Lot 194

St. Moritz 2023

1973 Alpine-Renault A110 1600 S

{{lr.item.text}}

CHF117,300 | Sold

Switzerland Flag | St. Moritz, Switzerland

{{internetCurrentBid}}

{{internetTimeLeft}}


language
Chassis No.
18358
Documents
Swiss Carte Grise
  • An icon of Alpine-Renault’s success on the rally stage in the early 1970s
  • Glass-fibre body construction keeps factory-claimed weight to just over 700 kilograms
  • Powered by an aluminium-block, inline-four 1,595-cc engine; factory-rated at 138 horsepower, with a top speed of 210 km/h
  • Delivered new to Italy and first registered for the road in June 1973; retained by its consigning owner since 2001
  • Accompanied by photos showing the car undergoing bodywork restoration in 2001; mechanical overhaul completed including engine rebuild subsequently completed

The history of the Alpine brand is intrinsically linked with racing and rallying. Clever weight-saving techniques and extracting maximum power from small capacity production engines were key to the racing ethos of Jean Rédelé. The Dieppe-based French rally enthusiast and Renault concessionaire established Société des Automobiles Alpine SAS—or Alpine, named for the driver’s fondness of the Coupe des Alpes—in 1955. An intimate relationship with Renault and its products meant Rédelé’s first cars were derived from the workaday 4CV, yet sustained momentum behind the Alpine brand led to the two companies combining to achieve greatness with exciting road cars and world-beating rally machines.

The Alpine A110 typified the dynamic approach employed by the marque’s earliest cars. Like its two predecessors, the A106 and A108, the A110 was underpinned by Renault components and clothed in a glass-fibre body to keep weight to a minimum. The two-door coupé also maintained Alpine’s preference for a rear-engined layout, affording the cars unique handling characteristics that gave drivers a notable advantage on the loose.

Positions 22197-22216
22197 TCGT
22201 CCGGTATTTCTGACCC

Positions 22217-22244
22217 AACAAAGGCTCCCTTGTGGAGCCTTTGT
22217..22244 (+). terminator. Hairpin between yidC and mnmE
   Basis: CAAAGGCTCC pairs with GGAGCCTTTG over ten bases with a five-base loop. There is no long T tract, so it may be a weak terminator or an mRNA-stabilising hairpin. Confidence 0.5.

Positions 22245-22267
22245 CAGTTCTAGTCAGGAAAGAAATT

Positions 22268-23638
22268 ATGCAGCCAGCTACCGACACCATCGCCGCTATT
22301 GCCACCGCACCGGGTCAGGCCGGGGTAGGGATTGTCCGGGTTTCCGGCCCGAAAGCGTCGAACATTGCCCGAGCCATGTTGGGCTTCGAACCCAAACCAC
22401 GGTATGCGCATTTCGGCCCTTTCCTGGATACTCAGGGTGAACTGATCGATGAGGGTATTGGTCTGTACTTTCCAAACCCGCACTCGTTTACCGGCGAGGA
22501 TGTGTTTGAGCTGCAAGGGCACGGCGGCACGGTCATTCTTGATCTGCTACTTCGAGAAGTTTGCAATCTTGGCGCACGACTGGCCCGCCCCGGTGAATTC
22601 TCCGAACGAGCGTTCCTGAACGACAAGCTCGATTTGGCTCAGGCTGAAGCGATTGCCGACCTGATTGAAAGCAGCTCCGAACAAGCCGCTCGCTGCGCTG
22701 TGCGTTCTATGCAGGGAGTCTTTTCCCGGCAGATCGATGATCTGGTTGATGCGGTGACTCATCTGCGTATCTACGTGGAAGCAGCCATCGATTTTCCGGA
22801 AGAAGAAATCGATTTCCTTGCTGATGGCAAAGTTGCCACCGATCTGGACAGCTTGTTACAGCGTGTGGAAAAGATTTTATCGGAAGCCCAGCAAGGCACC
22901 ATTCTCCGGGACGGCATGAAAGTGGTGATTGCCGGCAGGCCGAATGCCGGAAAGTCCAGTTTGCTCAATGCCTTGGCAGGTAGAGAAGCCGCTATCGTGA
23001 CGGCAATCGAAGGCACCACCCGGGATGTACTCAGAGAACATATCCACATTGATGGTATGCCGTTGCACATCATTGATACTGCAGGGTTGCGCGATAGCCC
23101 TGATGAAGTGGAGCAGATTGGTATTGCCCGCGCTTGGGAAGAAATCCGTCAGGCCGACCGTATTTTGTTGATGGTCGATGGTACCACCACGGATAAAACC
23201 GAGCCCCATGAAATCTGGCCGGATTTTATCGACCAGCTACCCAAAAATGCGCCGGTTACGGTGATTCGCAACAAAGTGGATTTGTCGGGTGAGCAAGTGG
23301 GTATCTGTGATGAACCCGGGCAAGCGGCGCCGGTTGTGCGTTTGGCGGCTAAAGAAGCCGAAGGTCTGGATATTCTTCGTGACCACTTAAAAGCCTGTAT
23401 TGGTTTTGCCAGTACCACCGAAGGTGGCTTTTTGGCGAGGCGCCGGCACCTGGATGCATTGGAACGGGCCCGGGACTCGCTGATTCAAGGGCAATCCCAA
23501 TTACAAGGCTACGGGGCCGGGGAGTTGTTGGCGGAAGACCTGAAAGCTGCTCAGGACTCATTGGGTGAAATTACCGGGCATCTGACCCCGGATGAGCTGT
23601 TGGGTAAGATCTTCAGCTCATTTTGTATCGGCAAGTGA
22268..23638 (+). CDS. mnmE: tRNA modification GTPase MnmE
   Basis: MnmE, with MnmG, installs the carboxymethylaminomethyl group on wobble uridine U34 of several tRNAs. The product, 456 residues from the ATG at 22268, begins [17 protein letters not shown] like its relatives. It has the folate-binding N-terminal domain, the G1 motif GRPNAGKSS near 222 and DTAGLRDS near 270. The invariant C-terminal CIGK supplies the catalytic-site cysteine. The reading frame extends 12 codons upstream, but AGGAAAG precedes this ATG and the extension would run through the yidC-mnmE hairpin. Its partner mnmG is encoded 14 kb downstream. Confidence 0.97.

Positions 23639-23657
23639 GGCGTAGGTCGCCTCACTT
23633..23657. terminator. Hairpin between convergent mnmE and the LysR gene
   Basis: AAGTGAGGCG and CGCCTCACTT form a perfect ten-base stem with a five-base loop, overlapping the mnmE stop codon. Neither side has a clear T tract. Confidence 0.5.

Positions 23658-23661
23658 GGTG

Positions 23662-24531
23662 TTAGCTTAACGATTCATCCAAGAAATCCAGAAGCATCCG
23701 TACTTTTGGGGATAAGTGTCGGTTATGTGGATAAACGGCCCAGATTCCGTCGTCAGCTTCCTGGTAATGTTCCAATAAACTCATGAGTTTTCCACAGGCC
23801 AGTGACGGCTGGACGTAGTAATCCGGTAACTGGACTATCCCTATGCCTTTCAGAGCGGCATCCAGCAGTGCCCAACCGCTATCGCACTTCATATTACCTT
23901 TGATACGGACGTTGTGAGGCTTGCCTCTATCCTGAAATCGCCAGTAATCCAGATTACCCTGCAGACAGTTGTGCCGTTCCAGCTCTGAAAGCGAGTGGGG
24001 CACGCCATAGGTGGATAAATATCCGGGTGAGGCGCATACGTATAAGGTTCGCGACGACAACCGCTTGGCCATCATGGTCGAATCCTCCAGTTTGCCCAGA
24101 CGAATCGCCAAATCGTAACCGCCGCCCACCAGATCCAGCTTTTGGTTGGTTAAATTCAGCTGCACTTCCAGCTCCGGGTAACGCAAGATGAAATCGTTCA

Thanks to its range of punchy engines and featherweight construction, the A110 became a leading contender for rally success. The coupé found fame for Alpine in the International Championship for Manufacturers—the forerunner to the World Rally Championship—between 1970 and 1972, but it was at the first-ever WRC stage in Monaco in 1973 that the A110 cemented its name in rally folklore. Jean-Claude Andruet led an incredible 1-2-3 finish for the Renault-backed factory team as the A110 overpowered rivals from Fiat, Ford, and Lancia. Alpine-Renault proceeded almost unchallenged to claim that year’s manufacturer’s championship.

The A110 1600 S presented here, chassis 18358, offers a road-going take on the excitement that Alpine brought to rally stages around the world. Delivered new to Italy, the A110 was first registered in June 1973. While little is documented of the car’s earliest history, it presents today in restored condition, wearing the timeless shade of blue so often associated with Alpine’s cars. Upon being acquired by its consigning owner in 2001, the A110 was subject to bodywork restoration (restoration photos are available to view on file, further to workshop receipts exceeding €40,000) and has since undergone further restorative work, including an engine rebuild in 2015. It is fitted with a roll bar, though its consigning owner adds that it has not been driven competitively since the restoration work was completed. The Alpine wears a set of Michelin XAS FF radial tyres on its four wheels and fifth spare, located in the front boot.

A characterful remnant of Alpine-Renault’s modern motorsport history, the A110 offers a fun and engaging driving experience that typifies Jean Rédelé’s passion for racing.